Along the Path – India & Nepal

Along the Path Pilgrimage to India and Nepal

There are four places which should be (visited and) seen by a person of devotion,” the Buddha said to his attendant monk, the Venerable Ānanda. He then named his birthplace (Lumbinī), the place where he attained Enlightenment (Bodhgayā), the place where he first taught the way to Enlightenment (Sarnath), and the place where he attained parinibbāna (Kushinagar).

Features

 

 

  • Visit and meditate at Deer Park, Bodhi Tree, Vultures Peak, Jeta’s Grove, and other famous sites connected to the Buddha
  • Listen to stories and learn about the Buddha's life and teaching in the places where they actually happened
  • Visit and meditate at Vipassana centers along the pilgrimage route
  • Travel, meditate, and develop friendships with meditators from around the world

 


Upcoming Pilgrimages

October 31 to November 21, 2017

(FULL but accepting for WAITLIST)

Open - Apply Now

Maximum of 30 pilgrims

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February 28 to March 21, 2018

OPEN - APPLY NOW

Maximum of 30 pilgrims

Itinerary

Day 1: Sārnāth
Arrive in Sārnāth and check in to our accommodations where we’ll have an orientation session, group meditation, and dinner.

Day 2: Sārnāth
We’ll head out early in the morning for a guided tour and meditation at the Deer Park, where the Buddha gave his first sermons and set in motion the wheel of Dhamma. After lunch with a local family, we’ll visit the Archaeological Museum, wander around town, and meditate at the Mūlagandhakuti Vihāra while Indian and Sri Lankan bhikkhus chant the Dhammacakkapavatthana Sutta.

Day 3: Sārnāth
To help orient the pilgrimage experience, we’ll do a 1-Day course at the Dhamma Cakka Vipassana Centre.

Day 4: Sārnāth to Bodhgayā
After a hearty breakfast and group meditation, we’ll embark on a six-hour bus-ride to Bodhgayā, with a pit-stop along the way for chai (tea) and lunch. After checking into our accommodations, we’ll honor the Buddha’s Awakening with a group meditation under the Bodhi Tree at the celebrated Mahābodhi Temple.

Day 5: Bodhgayā
We’ll begin the day with a group meditation under the Bodhi Tree, followed by a delicious breakfast at the Be Happy Café. We’ll then continue to tour around, listen to stories, take colourful snapshots, and meditate around the Mahābodhi Temple’s complex before returning to the Be Happy Café for an Italian-styled lunch prepared by a Canadian pizzaiola. Pilgrims can then spend the afternoon meditating on their own at the Mahābodhi Temple, wandering around Bodhgayā’s monastic zones and markets, savoring a cup of chai, or resting back at our accommodations.

Day 6: Bodhgayā
Known today as Mahākala Cave, this site where we will climb up to and meditate is where the Buddha spend his days engaged in meditation and austerities prior to Awakening. After a delicious Indian vegetarian meal at the Hotel Tathagata, we’ll have some more free time before our final group meditation of the day under the Bodhi Tree.

Day 7: Bodhgayā
To help internally absorb our pilgrimage experience, we’ll meditate for the day at Dhamma Bodhi Vipassana Centre.

Day 8: Bodhgayā
This morning we will pay homage to the Saṇgha by offering the daily meal and material requisites to a group of bhikkhus at the Burmese Vihara. Not only is it the oldest monastery in Bodhgayā, this sacred space is also where Goenkaji taught some of his first 10-day Vipassana courses in India. After partaking in a scrumptious Burmese vegetarian meal, meditating among golden Burmese Buddha images, and receiving blessings from the resident and visiting Burmese bhikkhus, we’ll climb up Gayasisa Hill to meditate on the wisdom of the Buddha’s celebrated Fire Sermon. Once again, we’ll conclude our day with a group meditation under the Bodhi Tree.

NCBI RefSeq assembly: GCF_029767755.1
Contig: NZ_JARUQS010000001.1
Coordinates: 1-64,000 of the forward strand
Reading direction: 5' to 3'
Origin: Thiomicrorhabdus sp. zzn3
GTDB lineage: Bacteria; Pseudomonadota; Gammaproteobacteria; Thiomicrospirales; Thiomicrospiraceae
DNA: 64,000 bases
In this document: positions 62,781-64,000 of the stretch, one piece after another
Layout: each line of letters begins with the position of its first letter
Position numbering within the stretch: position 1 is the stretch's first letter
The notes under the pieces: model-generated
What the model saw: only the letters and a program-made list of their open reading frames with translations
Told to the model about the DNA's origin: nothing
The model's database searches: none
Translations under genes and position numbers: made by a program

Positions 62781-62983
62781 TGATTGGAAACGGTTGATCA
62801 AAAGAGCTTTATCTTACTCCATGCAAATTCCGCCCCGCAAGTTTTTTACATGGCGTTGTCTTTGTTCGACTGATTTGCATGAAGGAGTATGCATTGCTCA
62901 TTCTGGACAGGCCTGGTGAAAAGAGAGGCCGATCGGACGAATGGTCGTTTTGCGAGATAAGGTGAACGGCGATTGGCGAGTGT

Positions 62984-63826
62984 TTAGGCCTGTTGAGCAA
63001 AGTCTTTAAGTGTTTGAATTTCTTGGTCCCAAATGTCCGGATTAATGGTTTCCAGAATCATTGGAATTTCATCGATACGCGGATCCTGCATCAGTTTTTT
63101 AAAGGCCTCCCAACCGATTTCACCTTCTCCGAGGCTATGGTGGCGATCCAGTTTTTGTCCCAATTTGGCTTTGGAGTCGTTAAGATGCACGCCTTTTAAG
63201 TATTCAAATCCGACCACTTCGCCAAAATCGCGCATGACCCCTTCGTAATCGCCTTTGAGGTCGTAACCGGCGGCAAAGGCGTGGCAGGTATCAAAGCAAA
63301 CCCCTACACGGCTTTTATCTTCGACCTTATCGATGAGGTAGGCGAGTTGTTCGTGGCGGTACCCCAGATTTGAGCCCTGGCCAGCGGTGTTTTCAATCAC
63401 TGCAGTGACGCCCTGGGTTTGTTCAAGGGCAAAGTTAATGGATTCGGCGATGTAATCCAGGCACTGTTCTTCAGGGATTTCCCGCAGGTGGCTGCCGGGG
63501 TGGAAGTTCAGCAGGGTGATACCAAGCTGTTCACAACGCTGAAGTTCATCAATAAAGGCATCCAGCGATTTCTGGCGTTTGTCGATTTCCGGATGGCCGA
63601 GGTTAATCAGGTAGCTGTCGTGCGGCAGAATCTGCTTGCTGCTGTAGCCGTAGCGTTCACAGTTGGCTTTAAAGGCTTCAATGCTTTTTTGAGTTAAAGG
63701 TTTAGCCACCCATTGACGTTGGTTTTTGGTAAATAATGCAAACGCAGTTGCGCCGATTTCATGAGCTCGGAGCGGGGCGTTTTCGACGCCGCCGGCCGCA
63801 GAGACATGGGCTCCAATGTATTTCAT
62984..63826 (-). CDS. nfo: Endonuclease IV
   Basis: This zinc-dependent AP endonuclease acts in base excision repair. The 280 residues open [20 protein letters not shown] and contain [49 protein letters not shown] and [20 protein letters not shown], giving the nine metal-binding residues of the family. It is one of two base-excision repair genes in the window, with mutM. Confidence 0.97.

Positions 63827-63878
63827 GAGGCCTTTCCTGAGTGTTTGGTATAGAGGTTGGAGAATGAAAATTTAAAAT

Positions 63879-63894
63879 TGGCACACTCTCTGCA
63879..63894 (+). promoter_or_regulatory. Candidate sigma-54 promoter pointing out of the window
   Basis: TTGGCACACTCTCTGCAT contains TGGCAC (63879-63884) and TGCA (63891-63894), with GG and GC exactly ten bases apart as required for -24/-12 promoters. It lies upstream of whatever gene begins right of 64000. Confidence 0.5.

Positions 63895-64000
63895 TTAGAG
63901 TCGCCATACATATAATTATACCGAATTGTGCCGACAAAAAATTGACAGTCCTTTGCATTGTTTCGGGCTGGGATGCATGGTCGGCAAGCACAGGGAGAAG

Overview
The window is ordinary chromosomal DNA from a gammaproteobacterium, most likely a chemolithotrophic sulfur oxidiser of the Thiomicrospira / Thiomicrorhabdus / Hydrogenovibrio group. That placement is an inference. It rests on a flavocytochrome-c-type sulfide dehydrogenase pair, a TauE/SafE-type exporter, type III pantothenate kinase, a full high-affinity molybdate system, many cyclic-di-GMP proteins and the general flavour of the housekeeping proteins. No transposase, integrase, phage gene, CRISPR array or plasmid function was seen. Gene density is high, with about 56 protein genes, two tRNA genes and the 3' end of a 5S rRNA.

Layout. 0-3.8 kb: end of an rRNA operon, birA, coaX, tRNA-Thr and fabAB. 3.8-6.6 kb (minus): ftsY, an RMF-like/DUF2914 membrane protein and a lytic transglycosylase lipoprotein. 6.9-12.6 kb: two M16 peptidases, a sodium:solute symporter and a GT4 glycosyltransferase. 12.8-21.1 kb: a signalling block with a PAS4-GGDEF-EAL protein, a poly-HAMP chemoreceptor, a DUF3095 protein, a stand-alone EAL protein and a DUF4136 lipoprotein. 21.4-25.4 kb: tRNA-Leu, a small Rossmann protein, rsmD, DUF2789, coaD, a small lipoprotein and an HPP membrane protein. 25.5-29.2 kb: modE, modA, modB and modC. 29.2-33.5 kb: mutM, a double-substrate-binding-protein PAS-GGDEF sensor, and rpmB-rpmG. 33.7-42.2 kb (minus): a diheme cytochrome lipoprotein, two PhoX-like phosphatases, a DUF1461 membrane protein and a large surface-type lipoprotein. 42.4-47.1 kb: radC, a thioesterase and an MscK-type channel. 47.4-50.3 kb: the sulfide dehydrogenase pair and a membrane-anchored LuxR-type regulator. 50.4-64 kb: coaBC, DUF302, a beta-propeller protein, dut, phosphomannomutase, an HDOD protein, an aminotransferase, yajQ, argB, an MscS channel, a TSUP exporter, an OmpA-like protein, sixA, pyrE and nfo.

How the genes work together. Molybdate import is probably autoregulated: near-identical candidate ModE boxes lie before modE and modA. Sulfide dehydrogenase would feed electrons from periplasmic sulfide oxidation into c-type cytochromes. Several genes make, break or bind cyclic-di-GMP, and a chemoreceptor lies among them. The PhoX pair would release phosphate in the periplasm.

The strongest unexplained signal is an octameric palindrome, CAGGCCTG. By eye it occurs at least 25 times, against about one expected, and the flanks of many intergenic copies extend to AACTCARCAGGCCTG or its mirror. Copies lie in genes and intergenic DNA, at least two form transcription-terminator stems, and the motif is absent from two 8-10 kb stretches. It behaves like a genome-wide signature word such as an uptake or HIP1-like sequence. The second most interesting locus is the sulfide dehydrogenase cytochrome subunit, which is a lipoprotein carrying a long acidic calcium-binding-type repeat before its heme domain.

Day 9: Bodhgayā to Nāḷandā
After meditating at Mahābodhi Temple for one last time we travel onward to Nāḷandā, famous for its heritage as an international Buddhist university that lasted for more than 700 years. The town also featured the Ambalataṭṭhikā and Pāvārikā’s Mango Grove—the Buddha’s favorite spots in the region.

Day 10: Nāḷandā & Rājagaha (Rajgir)
With meditation gear in hand we’ll tour around Rājagaha, one of India’s oldest inhabited cities and currently celebrated as a place of spiritual importance by Buddhists, Jains, and Hindus. On our way up the mountain to Sattapanni Cave where the First Council was held after the Buddha’s passing, we’ll enjoy spectacular views of mountains and valleys dotted with contemporary Jain and Hindu temples. After a delicious buffet lunch at Hotel Siddhartha, we’ll listen to inspiring stories and meditate in the lovely gardens of the Bamboo Grove, the first monastery established by the Buddha. From there, we’ll briefly visit Jivaka’s Mango Grove and Bimbisara’s Jail before sauntering up to Vulture’s Peak for a spectacular sunset meditation.

Day 11: Nāḷandā to Vesālī (Vaishali)
Our morning will begin with a group meditation at the memorial temple dedicated to Xuan Zang, the renowned 7th century pilgrim who traveled by foot from China to India without a map. If not for his fascinating written accounts, much of India’s culture, history, and society, not to mention knowledge of the pilgrimage sites, would be largely unknown today. We’ll then travel to Vaishali, a newly emerging pilgrimage site, where the Buddha frequently taught. After checking in to our accommodations, we’ll meditate at the Licchavī Stūpa, one of the original eight mahāstūpas containing the Buddha’s relics.